Sunday, May 31, 1992...
A long, busy -- and entertaining -- day. The first real stop was Appomattox Court House, site of General Lee's surrender, which effectively ended the Civil War. Not surprisingly, after the war Virginia showed little interest in preserving a site associated with the demise of the Confederacy; consequently, this tiny crossroads soon lapsed back into obscurity. Its eponymous courthouse burned down in the 1890s; the McLean House, scene of Lee's surrender, was looted and ultimately destroyed. Many decades later, the Park Service reconstructed the major buildings. Appomattox Court House is still in the middle of nowhere, not visited nearly as often as its historic importance would justify, but I enjoyed my 45-minute visit.
I then spent the next seven hours crossing Virginia and catching up with more key moments in America history. In Richmond, I visited the state capitol -- designed by Thomas Jefferson, with a nice marble statue of George Washington in the rotunda and a hideous monument out front, which Dan told me was originally designed to lure his body from Mount Vernon). Further east came Jamestown, the site of the first permanent English settlement. Although only one 17th-century structure remains, the brick Old Church Tower (1639) adjacent to a 20th-century Memorial Church, the site contains many monuments, statues, and excavated foundations. Among the latter is the 1608 Glasshouse, near which costumed craftsmen demonstrate the art of glassblowing.
Then came Colonial Williamsburg, John D. Rockefeller Jr.'s Colonial theme park. Over a 30-year period, Rockefeller spent $90 million (more than $500 million today) rebuilding Virginia's colonial capital to larger-than-life grandeur. The houses, public buildings, gardens and streets sparkle; militiamen drill on the town square; dozens of craftsmen illustrate 18th-century trades; and the shops, taverns and inns of the historic district allow visitors to lose themselves in the Colonial era. Colonial Williamsburg contains almost 100 refurbished and 400 reconstructed buildings on 173 acres -- twice the size of Disneyland. The comparison is more apt than Williamsburg cares to admit, for whenever historical accuracy might interfere with a more pleasant visitor experience, Williamsburg opts for the visitors. No real 18th-century town looked this good or smelled this good, particularly since horses don't defecate in the streets and the costumed interpreters bathe regularly.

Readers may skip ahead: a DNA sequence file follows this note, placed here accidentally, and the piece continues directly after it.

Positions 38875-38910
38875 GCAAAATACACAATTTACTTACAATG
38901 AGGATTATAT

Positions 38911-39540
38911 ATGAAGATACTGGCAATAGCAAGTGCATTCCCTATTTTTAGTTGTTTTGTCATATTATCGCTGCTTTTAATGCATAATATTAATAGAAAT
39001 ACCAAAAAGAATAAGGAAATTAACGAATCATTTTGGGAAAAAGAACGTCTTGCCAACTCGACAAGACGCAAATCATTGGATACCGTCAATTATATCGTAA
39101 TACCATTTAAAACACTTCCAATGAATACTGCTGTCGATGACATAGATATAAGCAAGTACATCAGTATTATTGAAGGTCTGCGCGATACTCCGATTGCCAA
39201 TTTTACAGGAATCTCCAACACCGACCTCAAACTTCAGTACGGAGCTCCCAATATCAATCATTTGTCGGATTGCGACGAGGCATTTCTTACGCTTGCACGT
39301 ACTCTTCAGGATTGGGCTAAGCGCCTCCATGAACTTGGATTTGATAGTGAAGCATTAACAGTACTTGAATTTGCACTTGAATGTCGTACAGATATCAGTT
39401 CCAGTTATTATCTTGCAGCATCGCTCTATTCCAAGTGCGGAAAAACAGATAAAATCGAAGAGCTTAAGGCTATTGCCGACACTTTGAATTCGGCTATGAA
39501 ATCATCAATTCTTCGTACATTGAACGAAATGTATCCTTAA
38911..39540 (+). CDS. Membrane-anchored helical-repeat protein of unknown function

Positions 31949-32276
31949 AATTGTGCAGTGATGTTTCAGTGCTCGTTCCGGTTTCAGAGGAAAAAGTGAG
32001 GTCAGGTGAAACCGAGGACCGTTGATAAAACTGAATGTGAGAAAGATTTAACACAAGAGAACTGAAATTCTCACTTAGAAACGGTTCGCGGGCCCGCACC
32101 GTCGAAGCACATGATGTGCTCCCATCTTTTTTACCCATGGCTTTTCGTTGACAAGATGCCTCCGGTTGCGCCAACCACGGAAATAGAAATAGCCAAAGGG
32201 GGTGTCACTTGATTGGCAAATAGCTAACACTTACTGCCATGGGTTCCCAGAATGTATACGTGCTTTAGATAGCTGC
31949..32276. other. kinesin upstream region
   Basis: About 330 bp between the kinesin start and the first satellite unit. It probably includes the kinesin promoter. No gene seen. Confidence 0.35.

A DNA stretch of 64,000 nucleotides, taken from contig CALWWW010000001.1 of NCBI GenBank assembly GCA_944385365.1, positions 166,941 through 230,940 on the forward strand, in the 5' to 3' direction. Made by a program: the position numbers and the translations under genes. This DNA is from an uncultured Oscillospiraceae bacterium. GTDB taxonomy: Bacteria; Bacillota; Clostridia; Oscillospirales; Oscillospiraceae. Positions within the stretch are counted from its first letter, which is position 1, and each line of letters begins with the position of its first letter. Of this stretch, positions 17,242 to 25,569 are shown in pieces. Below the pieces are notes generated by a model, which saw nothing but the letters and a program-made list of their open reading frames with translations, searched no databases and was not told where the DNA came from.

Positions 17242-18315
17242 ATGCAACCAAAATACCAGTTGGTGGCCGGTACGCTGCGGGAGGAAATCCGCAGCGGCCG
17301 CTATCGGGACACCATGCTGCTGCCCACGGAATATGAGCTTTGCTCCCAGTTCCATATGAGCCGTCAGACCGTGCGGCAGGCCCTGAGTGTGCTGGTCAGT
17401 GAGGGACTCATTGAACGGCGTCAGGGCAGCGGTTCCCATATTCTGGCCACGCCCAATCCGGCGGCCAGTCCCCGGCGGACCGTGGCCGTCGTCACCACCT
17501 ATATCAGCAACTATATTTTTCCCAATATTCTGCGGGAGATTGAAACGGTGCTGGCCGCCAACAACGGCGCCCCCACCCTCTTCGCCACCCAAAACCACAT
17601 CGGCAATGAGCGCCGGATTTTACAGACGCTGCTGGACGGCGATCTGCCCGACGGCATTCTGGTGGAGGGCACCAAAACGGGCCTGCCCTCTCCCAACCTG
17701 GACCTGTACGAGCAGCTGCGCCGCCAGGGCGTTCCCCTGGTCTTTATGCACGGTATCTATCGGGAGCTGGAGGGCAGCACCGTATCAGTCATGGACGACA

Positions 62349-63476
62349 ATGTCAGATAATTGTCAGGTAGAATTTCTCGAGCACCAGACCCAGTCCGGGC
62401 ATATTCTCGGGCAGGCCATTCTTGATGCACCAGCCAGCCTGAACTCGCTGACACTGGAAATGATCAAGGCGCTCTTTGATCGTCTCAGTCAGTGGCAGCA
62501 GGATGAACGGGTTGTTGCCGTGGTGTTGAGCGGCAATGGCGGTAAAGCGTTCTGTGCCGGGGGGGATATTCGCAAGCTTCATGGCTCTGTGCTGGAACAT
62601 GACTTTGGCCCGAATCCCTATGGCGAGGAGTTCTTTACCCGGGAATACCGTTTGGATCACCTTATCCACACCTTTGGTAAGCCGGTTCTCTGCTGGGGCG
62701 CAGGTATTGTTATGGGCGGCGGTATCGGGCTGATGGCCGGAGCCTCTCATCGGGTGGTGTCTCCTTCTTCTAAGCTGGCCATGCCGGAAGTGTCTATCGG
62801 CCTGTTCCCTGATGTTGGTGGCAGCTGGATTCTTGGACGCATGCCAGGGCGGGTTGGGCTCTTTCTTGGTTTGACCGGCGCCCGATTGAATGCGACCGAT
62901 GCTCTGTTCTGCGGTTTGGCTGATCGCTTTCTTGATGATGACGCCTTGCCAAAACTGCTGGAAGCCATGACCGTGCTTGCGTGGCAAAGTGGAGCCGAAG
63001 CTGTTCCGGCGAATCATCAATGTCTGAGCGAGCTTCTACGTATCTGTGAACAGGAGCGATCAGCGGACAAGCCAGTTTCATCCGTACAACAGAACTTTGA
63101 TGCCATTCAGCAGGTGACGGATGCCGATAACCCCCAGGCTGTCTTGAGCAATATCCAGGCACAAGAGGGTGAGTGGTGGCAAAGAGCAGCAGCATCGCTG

Colonial Williamsburg's management wants patrons to park at the visitor center and buy a pass, but there's no reason for casual visitors to do so. The streets are public even if the buildings aren't. After walking through the historic district for half an hour, I continued to Yorktown, the scene of Cornwallis' surrender which effectively ended the Revolutionary War.
But there was still more of Virginia to come: an endless strip of 7-11s (at least one per mile in populated areas), pastel-colored motels, and ultimately, as I crossed to Norfolk and Virginia Beach, ocean access. The last 15 miles of US 60 are never more than a few hundred yards from the ocean; though by the time the road reaches Virginia Beach, the scenery is overcome by the vision of thousands of drunken youths trying to impress one another. Oh boy. Having reached the end of this particular trail, I turned back to Richmond for the night. Three roads down, nine to go...
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